Each week, The Baltimore Sun publishes a Q&A with an area college lacrosse player to help you become more acquainted with the player and his/her team. Today's guest is Maryland senior attacker Alex Aust. The Bullis graduate has made assisting her signature contribution to the No. 1 Terps' 19-0 season and their No. 1 seed in the NCAA tournament as they prepare to host Towson or Stony Brook in a second-round game Sunday at noon.
Aust, who leads the team in points with 108, has 48 assists this season, ranking eighth in Division I. Her 125 career assists rank second among the all-time Terps behind Jen Adams and Kelly Amonte Hiller. The All-Atlantic Coast Conference selection and Tewaaraton Award nominee has 268 points, 10th on Maryland's career list.
How has your ability to assist developed at Maryland and become your signature?
I had the luxury of playing behind such awesome attackers before I kind of fell into that position. I played behind Sarah Mollison, who the same way played behind the net and always assisted me, and then I played with Karri Ellen Johnson and Kristy Black, just really smart attackers who taught me how to feed the ball. And having Quinn Carney be my coach my last three years, she helped me develop into the player I am now, to see the field and see where my teammates are going to be open and to feed it into space for them.
What are you looking for as the play develops when you're behind the goal?
Just keeping my head up and having that field sense. We have such awesome chemistry. All seven attackers can score. I think as the year develops, just knowing where people want to catch it, whether it's out far and they want to run onto it or it's in close. Getting comfortable with my teammates just makes my job a lot easier back there.
How important is the mental side of the game in the NCAA tournament?
Taking it one step at a time, not focusing on the outcome of the game is our biggest thing. Obviously we have our goals, but focusing on all those little things, success will come from that. Having above 50 percent shooting average or keeping the other team under 10 or five goals or winning draw controls — all those little things, if we take care of that, the end result will take care of itself.
What's going to be the most critical thing for the attack if you're going to win the national championship?
Honestly, just playing our game, playing Maryland lacrosse, not letting another team take us out of it and just stressing being smart. I think a lot of the times that we've looked back at games and thought we could have played better is because we had too many turnovers or we'd get so excited to score, so we'd try to force it in a little too much. I think being really disciplined and sticking to the plan will ultimately lead to our success.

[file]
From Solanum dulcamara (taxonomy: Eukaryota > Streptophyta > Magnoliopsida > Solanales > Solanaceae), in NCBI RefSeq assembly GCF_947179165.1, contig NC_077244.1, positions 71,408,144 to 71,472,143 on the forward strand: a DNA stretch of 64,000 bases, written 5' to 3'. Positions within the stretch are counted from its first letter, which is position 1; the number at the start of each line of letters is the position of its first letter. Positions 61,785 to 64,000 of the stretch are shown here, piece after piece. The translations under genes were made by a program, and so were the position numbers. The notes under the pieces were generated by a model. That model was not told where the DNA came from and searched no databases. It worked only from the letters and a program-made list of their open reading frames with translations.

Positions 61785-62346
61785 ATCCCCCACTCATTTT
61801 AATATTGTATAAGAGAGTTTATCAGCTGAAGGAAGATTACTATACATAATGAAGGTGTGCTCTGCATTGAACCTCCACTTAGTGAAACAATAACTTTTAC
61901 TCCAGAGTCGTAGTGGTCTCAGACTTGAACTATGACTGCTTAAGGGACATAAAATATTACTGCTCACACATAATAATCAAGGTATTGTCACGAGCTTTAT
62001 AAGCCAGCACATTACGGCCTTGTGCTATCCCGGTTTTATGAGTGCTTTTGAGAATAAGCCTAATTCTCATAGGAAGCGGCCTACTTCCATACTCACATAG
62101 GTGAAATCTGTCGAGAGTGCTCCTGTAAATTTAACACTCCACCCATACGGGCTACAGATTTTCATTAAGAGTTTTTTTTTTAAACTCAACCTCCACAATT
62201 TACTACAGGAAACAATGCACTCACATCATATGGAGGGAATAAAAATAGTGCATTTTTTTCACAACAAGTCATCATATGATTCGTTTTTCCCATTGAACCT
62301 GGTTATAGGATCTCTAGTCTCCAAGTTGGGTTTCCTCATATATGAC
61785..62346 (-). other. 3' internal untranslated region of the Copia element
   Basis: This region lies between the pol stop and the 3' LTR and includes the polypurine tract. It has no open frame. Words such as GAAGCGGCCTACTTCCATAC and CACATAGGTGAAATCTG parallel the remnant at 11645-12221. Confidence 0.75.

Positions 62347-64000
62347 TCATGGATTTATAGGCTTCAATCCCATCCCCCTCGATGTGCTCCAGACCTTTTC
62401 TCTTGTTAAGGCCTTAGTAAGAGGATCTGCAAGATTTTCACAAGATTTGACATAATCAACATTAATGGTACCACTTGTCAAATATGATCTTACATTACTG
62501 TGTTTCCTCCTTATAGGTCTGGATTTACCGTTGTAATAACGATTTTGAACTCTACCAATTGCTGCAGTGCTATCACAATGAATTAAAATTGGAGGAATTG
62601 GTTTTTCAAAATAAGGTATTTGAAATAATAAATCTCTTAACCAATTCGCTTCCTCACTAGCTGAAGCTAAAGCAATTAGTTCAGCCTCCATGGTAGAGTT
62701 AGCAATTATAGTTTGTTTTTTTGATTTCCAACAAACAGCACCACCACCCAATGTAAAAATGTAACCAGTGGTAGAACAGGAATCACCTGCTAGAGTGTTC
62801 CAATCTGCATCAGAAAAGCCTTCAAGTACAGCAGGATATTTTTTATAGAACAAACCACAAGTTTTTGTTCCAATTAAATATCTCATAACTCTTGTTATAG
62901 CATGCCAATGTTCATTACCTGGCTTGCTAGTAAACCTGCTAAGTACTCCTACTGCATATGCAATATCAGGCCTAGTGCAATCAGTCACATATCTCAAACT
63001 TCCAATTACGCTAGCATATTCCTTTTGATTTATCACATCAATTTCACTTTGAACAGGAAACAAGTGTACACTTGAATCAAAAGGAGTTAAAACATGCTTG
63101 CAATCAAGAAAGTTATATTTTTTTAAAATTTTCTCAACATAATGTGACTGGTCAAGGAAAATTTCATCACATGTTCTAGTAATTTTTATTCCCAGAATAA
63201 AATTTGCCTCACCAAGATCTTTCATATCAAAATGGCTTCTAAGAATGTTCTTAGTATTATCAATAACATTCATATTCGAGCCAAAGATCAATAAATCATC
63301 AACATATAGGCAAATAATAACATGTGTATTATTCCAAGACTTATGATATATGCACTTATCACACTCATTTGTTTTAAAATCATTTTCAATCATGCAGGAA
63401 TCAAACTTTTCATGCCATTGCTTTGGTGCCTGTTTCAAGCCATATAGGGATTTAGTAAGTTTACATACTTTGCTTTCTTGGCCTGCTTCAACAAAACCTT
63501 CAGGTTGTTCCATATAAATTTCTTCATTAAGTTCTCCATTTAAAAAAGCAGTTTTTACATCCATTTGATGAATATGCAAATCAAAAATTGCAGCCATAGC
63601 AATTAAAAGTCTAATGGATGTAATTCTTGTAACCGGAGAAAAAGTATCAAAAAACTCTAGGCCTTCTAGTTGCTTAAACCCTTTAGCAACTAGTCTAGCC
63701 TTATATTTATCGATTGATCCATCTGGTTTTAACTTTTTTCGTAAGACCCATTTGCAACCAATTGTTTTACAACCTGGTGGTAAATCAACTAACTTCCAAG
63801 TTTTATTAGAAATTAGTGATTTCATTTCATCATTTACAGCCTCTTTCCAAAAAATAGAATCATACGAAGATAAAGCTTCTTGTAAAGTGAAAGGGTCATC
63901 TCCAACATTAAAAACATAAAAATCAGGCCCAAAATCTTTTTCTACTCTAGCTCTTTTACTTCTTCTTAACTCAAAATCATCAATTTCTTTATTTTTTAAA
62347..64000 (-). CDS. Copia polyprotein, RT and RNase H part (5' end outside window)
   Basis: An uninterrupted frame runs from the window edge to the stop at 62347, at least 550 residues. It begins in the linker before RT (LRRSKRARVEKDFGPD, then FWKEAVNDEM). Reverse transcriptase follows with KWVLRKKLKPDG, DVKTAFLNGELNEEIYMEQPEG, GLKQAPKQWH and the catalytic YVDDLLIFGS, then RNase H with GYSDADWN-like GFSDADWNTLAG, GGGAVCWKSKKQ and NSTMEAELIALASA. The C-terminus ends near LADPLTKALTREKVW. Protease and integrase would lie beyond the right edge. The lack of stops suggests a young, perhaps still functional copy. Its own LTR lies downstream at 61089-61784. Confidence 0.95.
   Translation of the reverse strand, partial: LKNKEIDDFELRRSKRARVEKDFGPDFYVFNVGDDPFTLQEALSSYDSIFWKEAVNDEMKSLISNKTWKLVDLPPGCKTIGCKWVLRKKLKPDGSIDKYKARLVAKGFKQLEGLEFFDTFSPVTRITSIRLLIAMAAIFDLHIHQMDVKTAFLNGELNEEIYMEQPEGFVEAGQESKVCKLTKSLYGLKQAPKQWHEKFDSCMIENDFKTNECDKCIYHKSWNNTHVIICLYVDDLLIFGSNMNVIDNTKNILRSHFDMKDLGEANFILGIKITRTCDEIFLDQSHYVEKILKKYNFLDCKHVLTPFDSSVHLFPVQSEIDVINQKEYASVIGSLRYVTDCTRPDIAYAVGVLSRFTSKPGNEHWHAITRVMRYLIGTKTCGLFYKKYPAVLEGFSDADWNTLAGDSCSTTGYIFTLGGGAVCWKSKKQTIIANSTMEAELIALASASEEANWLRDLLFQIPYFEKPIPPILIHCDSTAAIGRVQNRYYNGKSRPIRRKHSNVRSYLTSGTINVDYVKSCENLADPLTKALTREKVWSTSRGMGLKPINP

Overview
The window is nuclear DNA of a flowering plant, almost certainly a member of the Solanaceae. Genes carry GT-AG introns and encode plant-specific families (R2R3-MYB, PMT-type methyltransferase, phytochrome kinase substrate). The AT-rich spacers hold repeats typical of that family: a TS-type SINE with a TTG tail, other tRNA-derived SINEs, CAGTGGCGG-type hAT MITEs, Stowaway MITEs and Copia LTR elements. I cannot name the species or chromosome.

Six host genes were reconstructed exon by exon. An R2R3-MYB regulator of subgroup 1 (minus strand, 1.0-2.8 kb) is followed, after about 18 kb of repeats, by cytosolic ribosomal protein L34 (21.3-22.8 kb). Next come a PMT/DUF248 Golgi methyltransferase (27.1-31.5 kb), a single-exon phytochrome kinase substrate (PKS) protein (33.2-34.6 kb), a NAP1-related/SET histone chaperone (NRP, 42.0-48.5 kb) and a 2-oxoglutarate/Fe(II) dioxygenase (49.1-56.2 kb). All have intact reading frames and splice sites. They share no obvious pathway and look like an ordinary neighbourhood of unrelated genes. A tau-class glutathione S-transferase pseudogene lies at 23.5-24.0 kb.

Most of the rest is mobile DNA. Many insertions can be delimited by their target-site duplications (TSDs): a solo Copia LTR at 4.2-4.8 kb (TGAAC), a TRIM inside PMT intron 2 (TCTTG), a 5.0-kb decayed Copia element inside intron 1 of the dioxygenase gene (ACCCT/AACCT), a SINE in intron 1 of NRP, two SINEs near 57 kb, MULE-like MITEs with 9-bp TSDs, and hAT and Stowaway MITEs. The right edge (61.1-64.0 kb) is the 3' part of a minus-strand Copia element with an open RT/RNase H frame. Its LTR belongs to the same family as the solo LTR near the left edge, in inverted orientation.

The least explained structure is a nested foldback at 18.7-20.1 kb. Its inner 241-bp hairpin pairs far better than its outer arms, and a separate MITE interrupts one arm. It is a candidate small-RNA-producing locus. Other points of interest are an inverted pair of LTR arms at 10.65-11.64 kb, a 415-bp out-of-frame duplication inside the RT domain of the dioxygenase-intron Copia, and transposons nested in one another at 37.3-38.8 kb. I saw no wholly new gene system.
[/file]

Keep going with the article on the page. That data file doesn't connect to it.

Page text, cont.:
How does the atmosphere surrounding the game change once you get to the NCAA tournament?
It's definitely our favorite part of the year. We call our regular season part one and then the second chapter is ACCs and now we're on the final chapter, where it doesn't really matter what we did the rest of the year. It worked out that we became the No. 1 seed, which is awesome, but as we've seen in a lot of games this year, anyone can beat anyone and now it's winner-go-home, so it doesn't matter if you win by 10 goals or one. At this point, we're just excited to finally be here again and show what we have, what we're made of.
Does the Maryland legacy — 11 national championships, 24 straight NCAA tournament bids — help the team or add more pressure?
I think it's a little of both, but it's also that we are surrounded by such amazing alumnae. We still have all of our alumnae come to a lot of our games and send us texts before every game, just making sure we're excited. I think it shows in our game that all of us play with pride for Maryland. We want to be here, and from my own experience being on the team for four years, it doesn't matter what people have done in the past, All that matters is what's going to happen now.
Did Northwestern's turnaround against Florida last week — going from losing, 22-4, to winning, 8-3 — make an impression on your team?
Absolutely. It's anyone's game at this point of the year. It doesn't matter what happened the last three months of games. It all comes down to now. A lot of people have been asking the question, 'Does being the No. 1-ranked team give you a lot of pressure?' but we worked hard to get here. Now, Towson or Stony Brook, whichever one we get to play, that's going to be our first game, we can't really look further ahead.
Even though your team is focused, it still has to be tough not to be distracted by all the things that come along with being the favorite — the No. 1 seed, the No, 1 ranking, the 19-0 record. Is that just a matter of experience?
Yeah, definitely. I think our coaches do a really good job of making sure we all just focus on us and of making sure everyone has the confidence to know that we can do this and not focus on anyone else. It's hard not to watch, like that Northwestern game, but in the end, all that matters is who we face and how we play.
What has been most rewarding about being part of the Maryland program?
It's having the success that we've had but sharing it with some of the most amazing people I've ever met. I've created relationships that are going to last me the rest of my life. My whole team's some of my best friends. I get to play with my little sister [Nicole, a sophomore defender]. Getting to play for Maryland under [coaches Cathy Reese, Caitlyn McFadden and Lauri Kenis], having the success of four ACC championships and winning a national championship [in 2010], it just been awesome.